Miranda et al. (2016) evaluated cats naturally infected with Sporothrix spp. and demonstrated that the fungus stimulates the development of granulomas with phagocytes that are unable to destroy fungal cells and that the inhibition of macrophage functions increased host susceptibility. These results corroborate the data of Antachopoulos and Roilides (2005), who mentioned the participation of granulocyte colony-stimulating factor (G-CSF), macrophage colony-stimulating factor (M-CSF), and granulocyte-macrophage colony-stimulating factor (GM-CSF), important glycoproteins in the production and activation of phagocytes that are crucial in the defense against fungi. Previously, Sa et al. (2007) also demonstrated the presence of Langerhans cells in the cutaneous tissue of patients with chromoblastomycosis, pointing out that the persistence of the fungus in the tissue is related to the activation of macrophages and the production of NO.

In patients with cutaneous forms of hyalohyphomycosis caused by P. lilacinum, several authors describe the presence of mixed inflammatory infiltrates in the lesions, composed of macrophages, neutrophils, and dendritic cells (DCs) (Gutierrez-Rodero et al., 1999; Lin et al., 2008; Huang et al., 2011). Since cutaneous infections constitute the majority of cases of fungal hyalohyphomycosis, it is necessary to emphasize the importance of these cells in the phagocytosis and presentation of antigens and, consequently, in the efficiency of the adaptive response (Antachopoulos and Roilides, 2005).

The impact of immunosuppression by glucocorticoids on the immune response is due to their mechanisms, which promote the inhibitory effect of the synthesis of pro-inflammatory cytokines such as interleukin (IL)-2, IL-6, and tumor necrosis factor (TNF)-α, and prostaglandins (Song et al., 2005). According to Lionakis and Kontoyiannis (2003), glucocorticoids affect the number of mononuclear leukocytes, causing reversible lymphopenia and monocytopenia. The drug primarily affects cellular immunity, both qualitatively and functionally, depleting circulating CD4++ T lymphocytes, and to a lesser extent CD8+ T lymphocytes, in addition to monocytes, macrophages, and polymorphonuclear cells. In the murine model of systemic infection, de Sequeira et al. (2017) demonstrated that immunosuppressive drugs such as dexamethasone interfere with lymphoproliferative responses. However, the authors did not evaluate the influence of the drug on subcutaneous infection.

Thus, this study aimed to evaluate some cell subsets and inflammatory markers involved in the skin immune response in subcutaneous hyalohyphomycosis by P. lilacinum due to its emerging and opportunistic potential in an immunocompetent and immunosuppressed murine model, characterizing phenotypically and functionally some cells involved in this process.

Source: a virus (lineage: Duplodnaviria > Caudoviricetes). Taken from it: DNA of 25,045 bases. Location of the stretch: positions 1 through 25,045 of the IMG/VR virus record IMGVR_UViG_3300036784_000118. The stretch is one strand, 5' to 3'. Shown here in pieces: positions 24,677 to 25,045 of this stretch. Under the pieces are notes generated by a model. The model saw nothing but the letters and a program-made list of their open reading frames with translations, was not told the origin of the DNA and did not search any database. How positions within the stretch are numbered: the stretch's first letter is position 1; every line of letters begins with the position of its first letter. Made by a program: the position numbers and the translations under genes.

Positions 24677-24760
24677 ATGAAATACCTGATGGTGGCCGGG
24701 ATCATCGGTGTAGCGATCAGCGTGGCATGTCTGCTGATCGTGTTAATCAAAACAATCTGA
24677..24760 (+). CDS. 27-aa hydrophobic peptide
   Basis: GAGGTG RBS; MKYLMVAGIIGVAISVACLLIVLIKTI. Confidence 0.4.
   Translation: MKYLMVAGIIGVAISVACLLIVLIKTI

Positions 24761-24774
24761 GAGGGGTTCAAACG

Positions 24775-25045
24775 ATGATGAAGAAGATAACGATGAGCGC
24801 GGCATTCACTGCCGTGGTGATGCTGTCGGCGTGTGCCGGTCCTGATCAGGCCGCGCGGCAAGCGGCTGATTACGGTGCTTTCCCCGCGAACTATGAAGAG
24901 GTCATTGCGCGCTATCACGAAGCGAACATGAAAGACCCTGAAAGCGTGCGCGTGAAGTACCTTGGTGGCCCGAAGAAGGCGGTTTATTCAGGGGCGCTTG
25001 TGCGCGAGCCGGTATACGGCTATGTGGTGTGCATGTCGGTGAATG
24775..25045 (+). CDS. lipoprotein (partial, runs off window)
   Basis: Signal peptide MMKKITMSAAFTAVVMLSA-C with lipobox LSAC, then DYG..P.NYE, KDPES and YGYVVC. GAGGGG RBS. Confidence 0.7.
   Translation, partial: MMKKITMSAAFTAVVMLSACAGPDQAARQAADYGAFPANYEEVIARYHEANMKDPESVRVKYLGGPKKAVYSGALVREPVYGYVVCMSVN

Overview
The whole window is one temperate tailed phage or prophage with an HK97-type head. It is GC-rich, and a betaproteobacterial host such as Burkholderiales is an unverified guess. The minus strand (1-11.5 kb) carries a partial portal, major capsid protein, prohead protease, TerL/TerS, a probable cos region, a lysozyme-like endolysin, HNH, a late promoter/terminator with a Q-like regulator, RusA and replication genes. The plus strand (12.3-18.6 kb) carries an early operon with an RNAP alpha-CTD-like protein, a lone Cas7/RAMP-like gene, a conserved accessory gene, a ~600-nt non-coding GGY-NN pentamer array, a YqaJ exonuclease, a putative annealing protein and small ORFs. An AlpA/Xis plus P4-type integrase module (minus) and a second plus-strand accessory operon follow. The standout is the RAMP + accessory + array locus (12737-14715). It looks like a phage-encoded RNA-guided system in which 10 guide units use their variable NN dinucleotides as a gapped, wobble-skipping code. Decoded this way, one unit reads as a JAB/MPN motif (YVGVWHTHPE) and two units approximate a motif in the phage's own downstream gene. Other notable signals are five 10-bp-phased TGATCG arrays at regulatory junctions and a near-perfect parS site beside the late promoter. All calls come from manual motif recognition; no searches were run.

Materials and Methods

Ethics Statement

This study was performed in strict accordance with the Brazilian College of Animal Experimentation (COBEA). All experimental procedures involving animals followed the regulations for animal experiments of the Ethics Committee for Animal Study of FIOCRUZ (license number L-031/2015-CEUA/IOC-FIOCRUZ) and were performed under anesthesia. All efforts were made to minimize the suffering of the animals.

Mice

Ninety-six male C57BL/6 mice, aged 6–8 weeks, weighing approximately 21 g were used in the experiments. The number of animals used in this study was calculated to guarantee statistically valid results obtained with as few individuals as possible without compromising the degree of reliability and avoiding the unnecessary use of animals.

Mice were randomly allocated to each experimental group and were kept under specific pathogen-free conditions at the Laboratory of the Animal Experimentation Center (IOC FIOCRUZ) and maintained in micro-insulators made of polypropylene, autoclavable, containing pine beds. Micro-insulators were disposed in ventilated racks (ALESCO) with air exchange measures of 350 m3/h. Breeding room was managed at room temperature; 23–25°C, humidity; 30–70%, light/dark cycle; 12 h, and water and food were given ad libitum. We took the utmost care to alleviate any pain and suffering on the part of the mice. Mice were submitted to euthanasia by CO2 exposure prior to analysis.

Purpureocillium lilacinum

One human strain of P. lilacinum was used in this study: S2, kindly provided by Dr. Annette Fothergill (Fungus Testing Laboratory, University of Texas Health Science Center–San Antonio, San Antonio, TX, United States), isolated from skin biopsy on the left foot of a female patient. The strain was molecularly authenticated and deposited in GenBank® sequences database with access number MF590109 (de Sequeira et al., 2017).

Culture Conditions and Inoculum